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LEGAL CORNER


Lawyers and Lenders By Owen Hill, Consultant Solicitor


I have just filed papers with the Land Registry to complete a transaction for my favourite client and realised that I probably spent more time dealing with the detailed requirements of the bank


than any other party during the transaction. The seller had appointed a capable lawyer and I received


a comprehensive bundle of contract papers. The only fly in the ointment was a big one. By quirk of ancient history – the property was not a regular freehold but held on a lease for a term of 5,000 years and just to make it really challenging - the original lease was lost while Victoria was our Queen. Damn. I think that most people realise that if they pay a survey


fee to their bank or building society that the resulting report is relied on by the lender. If the loan goes wrong and the valuation advice proves to be wrong then the lender will sue the surveyor for any loss suffered. Fewer people realise that when they use money from a


lender to purchase property that they pay their solicitor for a service that includes the lender getting a Certificate from


the solicitor to the effect that it is safe to lend. The wonders of modern technology are such that the


administration for the posting of solicitors’ certificates to draw down mortgage monies are from call centres that are often not based in the uK and “for security reasons” cannot trust any communication in email. After navigating through the usual call centre menu of


options and getting to the point at which I could judge the quality of the music for those on hold, I began to make more useful calls on my other phone until I got an answer. I explained that all was well but for the fact that is was not a freehold but a lease and the lease was lost. There was a long silence. More music while the matter was referred to a supervisor and then the promise of a call back later. It was resolved eventually but I tell the tale because you


now know why, when you ask for a quote for any property work from a solicitor, you will be asked if there will be a lender involved. There normally is but if there is not – just listen carefully and you will often hear an involuntary sigh of relief usually in the form of the word “hallelujah”.


A gift to remember By Marinella Hollies, Associate Solicitor


When talking to a client about his or her Will, I often discuss the option of a charitable gift. A recent trial has suggested that three times as many Britons would


leave a gift to a charity that they are passionate about in their Will if they were reminded by their solicitor to consider it. The six-month project, which looked at 1,000 new Wills,


was conducted by the Cabinet Office behavioural insights team. It showed that when solicitors told clients that leaving a gift to charity was an option, the percentage that did so rose from 5 to 10%. When clients were asked if there were any charities that they were passionate about, giving rose again to 15%. During the trial an additional £1m of gifts was left to charities in Wills. Director of Remember A Charity, Rob Cope, said the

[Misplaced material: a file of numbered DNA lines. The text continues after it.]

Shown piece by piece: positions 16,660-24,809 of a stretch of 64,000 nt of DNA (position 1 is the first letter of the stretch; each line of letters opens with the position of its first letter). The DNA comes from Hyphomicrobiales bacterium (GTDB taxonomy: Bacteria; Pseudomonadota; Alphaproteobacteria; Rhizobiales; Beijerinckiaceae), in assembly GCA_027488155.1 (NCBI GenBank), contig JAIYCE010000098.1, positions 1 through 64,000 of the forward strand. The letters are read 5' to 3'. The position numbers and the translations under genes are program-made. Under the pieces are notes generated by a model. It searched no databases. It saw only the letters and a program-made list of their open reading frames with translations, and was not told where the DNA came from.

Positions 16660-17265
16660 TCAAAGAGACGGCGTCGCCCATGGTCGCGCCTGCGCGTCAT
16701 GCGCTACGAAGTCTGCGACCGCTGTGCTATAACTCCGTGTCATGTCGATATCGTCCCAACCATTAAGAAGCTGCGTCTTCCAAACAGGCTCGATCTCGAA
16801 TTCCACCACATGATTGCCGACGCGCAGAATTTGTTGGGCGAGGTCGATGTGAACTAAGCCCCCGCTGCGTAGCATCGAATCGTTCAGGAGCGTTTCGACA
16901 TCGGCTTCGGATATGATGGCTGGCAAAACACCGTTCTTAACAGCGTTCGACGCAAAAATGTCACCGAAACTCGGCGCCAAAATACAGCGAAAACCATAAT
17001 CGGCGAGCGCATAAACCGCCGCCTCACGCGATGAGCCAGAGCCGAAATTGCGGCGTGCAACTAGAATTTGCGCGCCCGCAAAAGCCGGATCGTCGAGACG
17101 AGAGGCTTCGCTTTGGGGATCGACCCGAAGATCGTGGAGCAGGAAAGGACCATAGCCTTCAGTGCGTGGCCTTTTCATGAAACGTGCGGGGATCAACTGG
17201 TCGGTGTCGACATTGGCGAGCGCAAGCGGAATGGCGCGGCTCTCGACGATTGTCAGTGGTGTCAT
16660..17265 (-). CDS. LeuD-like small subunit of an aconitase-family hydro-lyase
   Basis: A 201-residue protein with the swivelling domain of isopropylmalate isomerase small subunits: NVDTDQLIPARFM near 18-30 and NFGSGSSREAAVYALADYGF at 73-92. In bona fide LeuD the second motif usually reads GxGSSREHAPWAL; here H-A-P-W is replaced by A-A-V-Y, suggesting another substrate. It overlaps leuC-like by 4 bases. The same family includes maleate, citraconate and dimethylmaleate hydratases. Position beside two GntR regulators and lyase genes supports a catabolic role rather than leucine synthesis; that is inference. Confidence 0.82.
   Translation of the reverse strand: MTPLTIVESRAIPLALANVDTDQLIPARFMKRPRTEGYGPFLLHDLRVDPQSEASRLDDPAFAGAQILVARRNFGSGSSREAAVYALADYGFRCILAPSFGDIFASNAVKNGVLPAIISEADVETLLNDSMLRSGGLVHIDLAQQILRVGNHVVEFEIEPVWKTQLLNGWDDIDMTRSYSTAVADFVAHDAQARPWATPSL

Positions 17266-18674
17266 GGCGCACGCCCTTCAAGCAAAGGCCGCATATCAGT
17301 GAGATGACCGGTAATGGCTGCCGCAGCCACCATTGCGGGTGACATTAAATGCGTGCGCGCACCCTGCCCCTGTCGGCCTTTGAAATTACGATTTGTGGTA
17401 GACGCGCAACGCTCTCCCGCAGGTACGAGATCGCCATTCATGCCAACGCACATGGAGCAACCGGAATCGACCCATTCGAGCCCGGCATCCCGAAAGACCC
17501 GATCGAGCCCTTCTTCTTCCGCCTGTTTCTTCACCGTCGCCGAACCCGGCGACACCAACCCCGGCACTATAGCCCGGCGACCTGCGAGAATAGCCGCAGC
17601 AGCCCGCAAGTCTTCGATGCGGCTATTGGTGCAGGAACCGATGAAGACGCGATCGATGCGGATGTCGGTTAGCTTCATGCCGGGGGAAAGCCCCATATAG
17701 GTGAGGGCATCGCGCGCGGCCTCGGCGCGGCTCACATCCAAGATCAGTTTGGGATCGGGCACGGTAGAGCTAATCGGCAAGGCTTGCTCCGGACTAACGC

increase is due to the fact that significant numbers of people support the idea of leaving a gift to charity but few remember to do so when it comes to writing their Will. He said that gifts in Wills bring in £2bn a year for uK


charities - 13% of all charitable donations: “A trebling in the number of people leaving a gift could have a significant financial impact for good causes.” Minister for Civil society Nick Hurd said: “We are working


with partners to see how we can make it easier and more compelling to give. This study shows how generous people are prepared to be, if asked in the right way.” One such incentive has been in place for the last 18


months. If your estate is worth over £325,000 (as at 2013) when you die, Inheritance Tax may be payable. From 6 April


2012, if you leave 10 per cent of your net estate to one or more qualifying charities, the tax due may be paid at a reduced rate of 36 per cent instead of 40 per cent. This can represent a considerable saving. The gift must be drafted in a specific way to be acceptable to the revenue and it is a good idea to take legal advice to be certain that your estate will benefit from this concession. Gifting by Will is essential for many charities and good causes.


You may believe that disputes over money left to charities are the exception, but the reality is sadly very different. The number of Wills being challenged by relatives who feel


that charities have been left too much money has trebled over the past few years. One reason for this is that the wealth of the over-50s — the


baby boomers — has soared thanks to rising property prices. Many have failed to update their Wills to take into account the increased value of their home, so residual gifts left to charities often end up being far more substantial than the legacies bequeathed to loved ones. The emotional cost of resolving this type of dispute can be


considerable and the legal costs can dramatically reduce, if not extinguish, an estate. It is important that your intentions are clear when you make your Will so that it is less likely it will be challenged. The best way to achieve this is by talking your wishes through with your solicitor. Your wishes should be exactly that - your wishes - and to be


certain that they are fulfilled, it is all the more important for you to review your Will regularly and to ask your solicitor to do a ‘health check’ of the terms of your Will especially where the value of your assets has changed.


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